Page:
President Obama has been faltering of late, but I still hope he turns America into France.
I have been to Paris — ah, Grand Paree! I have sat for hours at sidewalk cafes sipping cafe au lait (that’s milk and coffee, you uncultured Americans) and nodding approvingly as pretty women stroll by.
There is plenty of time to do such things in France.
The French know better than silly Americans what life is really about. It is about pleasant thoughts and sipping Courvoisier and knowing that no matter what happens, your government will take care of you.
French politicians made this promise during the 1970s. They massively expanded government entitlements of every kind.
Unions are ultra-strong in France, where many people work for the government and everyone enjoys five weeks or more of paid vacation — and 22 paid holidays on top of that!
French employees need not worry about much. It is nearly impossible to be fired in France. Even if an employee screws up royally, he cannot be canned until an exhaustive and costly dismissal process is carried out.
Even now, months after the world economy has tanked and demand for products has crashed, French employers are still struggling to adjust their work force; French labor laws make it difficult to lay off employees.
Employers are wary of hiring for these reasons. Even when the world economy was booming, French unemployment rates were still hovering between 8 and 11 percent.
Sure, I know France’s high taxes and high regulation have hampered economic growth for years — and growth and wealth generation are the only ways any government can meet its lofty promises.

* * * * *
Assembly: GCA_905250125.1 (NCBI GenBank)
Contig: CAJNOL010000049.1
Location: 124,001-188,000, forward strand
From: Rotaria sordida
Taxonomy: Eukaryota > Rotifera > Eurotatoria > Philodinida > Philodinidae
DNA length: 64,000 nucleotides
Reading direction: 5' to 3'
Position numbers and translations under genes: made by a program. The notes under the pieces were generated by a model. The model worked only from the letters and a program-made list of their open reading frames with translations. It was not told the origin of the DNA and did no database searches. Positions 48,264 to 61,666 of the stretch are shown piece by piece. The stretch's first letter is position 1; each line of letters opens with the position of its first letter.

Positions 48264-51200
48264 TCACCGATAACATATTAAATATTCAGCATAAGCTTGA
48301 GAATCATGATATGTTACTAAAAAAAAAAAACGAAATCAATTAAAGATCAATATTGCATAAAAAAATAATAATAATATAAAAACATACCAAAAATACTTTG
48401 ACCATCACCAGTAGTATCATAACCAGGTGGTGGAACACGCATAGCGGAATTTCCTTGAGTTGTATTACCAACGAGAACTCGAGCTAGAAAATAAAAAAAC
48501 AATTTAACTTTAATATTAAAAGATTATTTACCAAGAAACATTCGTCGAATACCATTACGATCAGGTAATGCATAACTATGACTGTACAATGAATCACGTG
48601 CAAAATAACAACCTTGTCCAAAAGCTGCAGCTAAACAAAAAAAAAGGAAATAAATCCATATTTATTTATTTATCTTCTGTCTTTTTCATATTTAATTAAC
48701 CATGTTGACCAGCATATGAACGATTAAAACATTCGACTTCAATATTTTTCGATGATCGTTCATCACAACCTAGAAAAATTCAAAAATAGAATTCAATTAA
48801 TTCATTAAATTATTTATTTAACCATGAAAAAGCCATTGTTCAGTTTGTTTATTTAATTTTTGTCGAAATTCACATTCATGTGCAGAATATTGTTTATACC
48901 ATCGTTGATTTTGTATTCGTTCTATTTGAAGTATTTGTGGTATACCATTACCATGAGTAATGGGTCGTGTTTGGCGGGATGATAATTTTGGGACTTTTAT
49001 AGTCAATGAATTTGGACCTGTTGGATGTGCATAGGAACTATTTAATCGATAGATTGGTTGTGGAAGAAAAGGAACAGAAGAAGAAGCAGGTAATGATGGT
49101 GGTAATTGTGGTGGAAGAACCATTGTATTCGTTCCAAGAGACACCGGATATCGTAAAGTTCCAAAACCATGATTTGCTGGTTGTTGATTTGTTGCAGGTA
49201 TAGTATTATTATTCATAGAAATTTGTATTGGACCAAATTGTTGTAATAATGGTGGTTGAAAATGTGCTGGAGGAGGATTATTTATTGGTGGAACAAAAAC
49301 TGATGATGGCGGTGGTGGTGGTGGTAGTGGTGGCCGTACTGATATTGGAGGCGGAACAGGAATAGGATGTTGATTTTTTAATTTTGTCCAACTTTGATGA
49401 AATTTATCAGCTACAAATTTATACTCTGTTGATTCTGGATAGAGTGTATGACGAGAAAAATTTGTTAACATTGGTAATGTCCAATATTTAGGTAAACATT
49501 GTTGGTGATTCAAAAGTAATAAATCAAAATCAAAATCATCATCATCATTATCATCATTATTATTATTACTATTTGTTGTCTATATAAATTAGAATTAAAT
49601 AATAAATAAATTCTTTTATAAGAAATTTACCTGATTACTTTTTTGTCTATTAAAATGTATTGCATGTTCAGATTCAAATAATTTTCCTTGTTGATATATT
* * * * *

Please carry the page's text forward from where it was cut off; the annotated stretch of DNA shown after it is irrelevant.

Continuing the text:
I know, too, that the world has changed. Advances in technology have ushered in a truly global economy. Manufacturing plants and service centers can be set up and run efficiently almost anywhere in the world.
Every country is now in competition with almost every other, which doesn’t bode well for places such as France.
If you needed to build a plant, would you choose a place where the tax rates, regulations and costs are reasonable, or France, where you’ll face burdens, costs and obstacles of every kind?
It is true that most European nations know they are on an unsustainable path. They have begun to turn back government spending. They are reducing taxes to attract badly needed investment and growth.
I know it is odd that just as Europe turns away from big-spending policies that have proven not to work, Obama is eager to rush America toward similar policies.
I know Americans should pay closer attention to what he is up to — and, if they don’t like his proposals, be more active in stopping or shaping them before they become law.
But I hope he succeeds.
I hope he does cap carbon emissions — essentially taxing the bejeezus out of them — which will drive up the cost of utilities and everything that is manufactured and transported.
I hope he and Congress succeed in getting their mitts around the throat of our health care system — and borrow a trillion dollars more in the process.
I hope he succeeds in raising tax rates much higher — beyond those currently paid in many European countries.
Such measures will drive investment out of the United States. They will kill innovation and invention. They will damage our economy.
And then we can be more French!
Sure, I may find myself without gainful employment, but it will be OK. My government will take care of me. I will enjoy free health care, food, housing and generous stipends.
I’ll never be rich, but I’ll have enough to sit at sidewalk cafes sipping cafe au lait and nodding approvingly as pretty women stroll by.
Before Obama became president, America already was on an unsustainable path (big deficits, Social Security, Medicare). There is no way we can take on trillions in new debt to support European-style programs.
But I prefer not to worry about the future. I prefer to live in the moment.
C’est la vie, America!